You can’t wait for your doctor to open up his office the following Monday, so you take your child to see a provider at your local retail clinic. Because of its convenient location (right in the pharmacy), you can pick up a gallon of milk and your child’s prescription, all in one trip. Best yet, the cost of the provider visit is significantly less than what Dr. Welby would charge. And money isn’t the only thing you’ve saved- your time is valuable, too. You can’t waste it on scheduling appointments weeks ahead, when there are services that allow you to get in contact with a medical provider that same day.

     

    Assisting in lowering provider expenses is a new wave of healthcare membership organizations that provide a variety of healthcare services. These organizations charge you a small monthly fee and give you access to urgent care centers, among other things. One such organization is Convenient Care Plus, which will give you access to about a thousand provider clinics all over the country, plus the benefits of telemedicine and health advocacy. Healthcare membership organizations and Discount Medical Plans are not insurance, but they help to offset the high cost of healthcare for families, individuals, and employers alike. They give people immediate healthcare access, while diminishing the impact of rising deductibles and medical costs, which is especially needed in today’s troubled financial times.

     

    3. Inefficiencies

     

    Dr. Welby is a 20th century relic. If it were not for receiving treatment for your child’s illness that Friday night, you would have had to wait until Monday morning to merely schedule an appointment, leaving the ear infection to fester and worsen. Fortunately, you had access to immediate, high-quality care that put you child on the path to recovery much sooner than what Dr. Webly could ever hope to provide. The savings in both time and money is reason enough to make the switch.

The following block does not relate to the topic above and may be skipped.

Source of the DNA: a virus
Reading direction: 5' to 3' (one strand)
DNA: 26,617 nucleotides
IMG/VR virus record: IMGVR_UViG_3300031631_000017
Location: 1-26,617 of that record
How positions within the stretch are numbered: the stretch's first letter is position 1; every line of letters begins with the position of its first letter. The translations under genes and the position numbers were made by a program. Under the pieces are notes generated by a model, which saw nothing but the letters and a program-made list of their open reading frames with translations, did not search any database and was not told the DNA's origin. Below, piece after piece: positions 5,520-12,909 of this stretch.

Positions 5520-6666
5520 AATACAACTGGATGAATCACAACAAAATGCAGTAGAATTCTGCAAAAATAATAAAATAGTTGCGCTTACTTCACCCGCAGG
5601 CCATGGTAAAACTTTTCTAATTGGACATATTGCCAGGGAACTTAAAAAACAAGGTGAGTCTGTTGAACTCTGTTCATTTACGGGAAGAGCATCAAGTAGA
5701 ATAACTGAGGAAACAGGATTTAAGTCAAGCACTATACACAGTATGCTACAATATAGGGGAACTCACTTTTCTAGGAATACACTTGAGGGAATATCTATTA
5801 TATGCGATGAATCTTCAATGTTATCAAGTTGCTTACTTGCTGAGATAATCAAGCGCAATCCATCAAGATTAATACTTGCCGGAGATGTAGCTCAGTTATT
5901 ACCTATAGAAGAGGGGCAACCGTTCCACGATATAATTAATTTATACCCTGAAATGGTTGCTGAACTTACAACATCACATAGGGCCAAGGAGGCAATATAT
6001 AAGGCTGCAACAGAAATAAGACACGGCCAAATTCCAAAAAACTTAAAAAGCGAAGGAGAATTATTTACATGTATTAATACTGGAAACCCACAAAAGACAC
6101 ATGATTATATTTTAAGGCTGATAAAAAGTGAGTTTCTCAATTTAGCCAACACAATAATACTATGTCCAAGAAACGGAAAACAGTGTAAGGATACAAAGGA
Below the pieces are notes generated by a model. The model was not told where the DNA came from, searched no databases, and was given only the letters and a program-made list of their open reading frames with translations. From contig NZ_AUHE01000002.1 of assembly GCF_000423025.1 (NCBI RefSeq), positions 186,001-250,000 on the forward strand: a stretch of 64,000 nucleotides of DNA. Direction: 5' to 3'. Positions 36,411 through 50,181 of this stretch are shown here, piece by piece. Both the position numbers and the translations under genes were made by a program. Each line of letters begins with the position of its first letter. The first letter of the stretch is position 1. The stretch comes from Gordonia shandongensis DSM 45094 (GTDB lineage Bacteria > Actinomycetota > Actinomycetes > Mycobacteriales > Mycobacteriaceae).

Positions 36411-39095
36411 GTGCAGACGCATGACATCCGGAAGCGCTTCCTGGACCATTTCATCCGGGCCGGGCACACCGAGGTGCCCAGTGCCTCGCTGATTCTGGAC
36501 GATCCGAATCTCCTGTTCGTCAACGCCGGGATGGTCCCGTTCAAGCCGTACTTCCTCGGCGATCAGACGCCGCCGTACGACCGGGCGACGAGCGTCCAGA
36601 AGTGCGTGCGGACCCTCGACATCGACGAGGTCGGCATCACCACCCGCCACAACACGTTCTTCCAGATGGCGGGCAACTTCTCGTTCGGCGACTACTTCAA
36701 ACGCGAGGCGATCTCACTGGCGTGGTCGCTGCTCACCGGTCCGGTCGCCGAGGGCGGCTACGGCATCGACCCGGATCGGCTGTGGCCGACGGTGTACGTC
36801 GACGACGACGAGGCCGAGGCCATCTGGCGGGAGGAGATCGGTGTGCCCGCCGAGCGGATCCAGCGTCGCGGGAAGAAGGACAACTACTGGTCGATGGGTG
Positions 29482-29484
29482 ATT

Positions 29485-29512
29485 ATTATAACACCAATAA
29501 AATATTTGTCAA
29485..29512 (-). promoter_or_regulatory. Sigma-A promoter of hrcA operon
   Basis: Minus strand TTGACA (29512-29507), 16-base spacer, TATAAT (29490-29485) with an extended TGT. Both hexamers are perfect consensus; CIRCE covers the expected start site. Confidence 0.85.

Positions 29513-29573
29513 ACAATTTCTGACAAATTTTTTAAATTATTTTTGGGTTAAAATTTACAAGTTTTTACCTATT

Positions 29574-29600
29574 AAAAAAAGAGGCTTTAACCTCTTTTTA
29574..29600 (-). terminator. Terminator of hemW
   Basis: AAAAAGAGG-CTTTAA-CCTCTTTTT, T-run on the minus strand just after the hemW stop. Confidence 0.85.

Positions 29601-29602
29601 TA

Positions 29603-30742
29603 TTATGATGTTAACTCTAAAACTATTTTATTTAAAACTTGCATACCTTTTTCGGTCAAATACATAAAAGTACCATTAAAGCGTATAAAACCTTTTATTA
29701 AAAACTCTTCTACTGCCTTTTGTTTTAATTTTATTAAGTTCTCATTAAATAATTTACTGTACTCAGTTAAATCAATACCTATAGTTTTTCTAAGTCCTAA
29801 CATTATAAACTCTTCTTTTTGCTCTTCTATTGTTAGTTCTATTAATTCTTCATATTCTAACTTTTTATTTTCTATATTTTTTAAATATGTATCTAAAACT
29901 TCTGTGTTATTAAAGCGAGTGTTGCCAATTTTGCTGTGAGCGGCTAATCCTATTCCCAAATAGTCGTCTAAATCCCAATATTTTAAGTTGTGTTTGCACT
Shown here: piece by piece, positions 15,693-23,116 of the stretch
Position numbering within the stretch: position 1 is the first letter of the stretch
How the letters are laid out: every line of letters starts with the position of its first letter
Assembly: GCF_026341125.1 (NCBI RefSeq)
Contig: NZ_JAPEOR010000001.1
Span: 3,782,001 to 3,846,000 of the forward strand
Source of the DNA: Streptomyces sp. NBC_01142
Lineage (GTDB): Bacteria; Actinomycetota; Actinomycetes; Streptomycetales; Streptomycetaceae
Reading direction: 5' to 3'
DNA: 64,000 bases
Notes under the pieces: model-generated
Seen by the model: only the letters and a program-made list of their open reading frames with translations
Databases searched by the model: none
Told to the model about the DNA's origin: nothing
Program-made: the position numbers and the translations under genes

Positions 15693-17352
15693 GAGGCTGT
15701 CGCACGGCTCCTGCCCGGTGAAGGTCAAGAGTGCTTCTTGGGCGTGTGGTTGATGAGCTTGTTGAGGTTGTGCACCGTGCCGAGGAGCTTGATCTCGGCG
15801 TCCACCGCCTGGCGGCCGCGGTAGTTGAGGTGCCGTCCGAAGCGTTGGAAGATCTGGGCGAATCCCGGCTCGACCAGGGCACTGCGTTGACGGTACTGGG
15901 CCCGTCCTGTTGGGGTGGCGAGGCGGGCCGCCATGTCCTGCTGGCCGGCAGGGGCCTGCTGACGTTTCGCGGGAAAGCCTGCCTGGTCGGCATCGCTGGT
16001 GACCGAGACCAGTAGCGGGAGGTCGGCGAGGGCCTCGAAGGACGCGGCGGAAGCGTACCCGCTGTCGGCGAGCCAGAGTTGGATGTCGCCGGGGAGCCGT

But what if leaving to go to a clinic and waiting wasn’t feasible? Maybe your child was incapacitated by the pain, leaving you no other options than turn to an emergency room. The ER has an incredibly high cost associated with it, and isn’t actually necessary for this particular condition, yet the old healthcare system provides you with no alternatives. Thankfully, there is another development in healthcare that would: telemedicine. Telemedicine is a growing industry that is backed by numerous health professionals and analysts, which allows you to call a doctor who can both diagnose your condition and prescribe medicine for it, all from the comfort of your home.

     

    It may feel strange to break the status quo, but you’re not alone. Millions of consumers have concluded that the inconvenience, high cost, and inefficiency associated with the current mode of care isn’t worth it anymore. Obviously, retail clinics will never take the place of orthopedic surgeons, heart doctors and cancer specialists. But, since over 77% of all healthcare visits can be treated at an urgent care or retail clinic, there’s only one question left: when will you fire your doctor?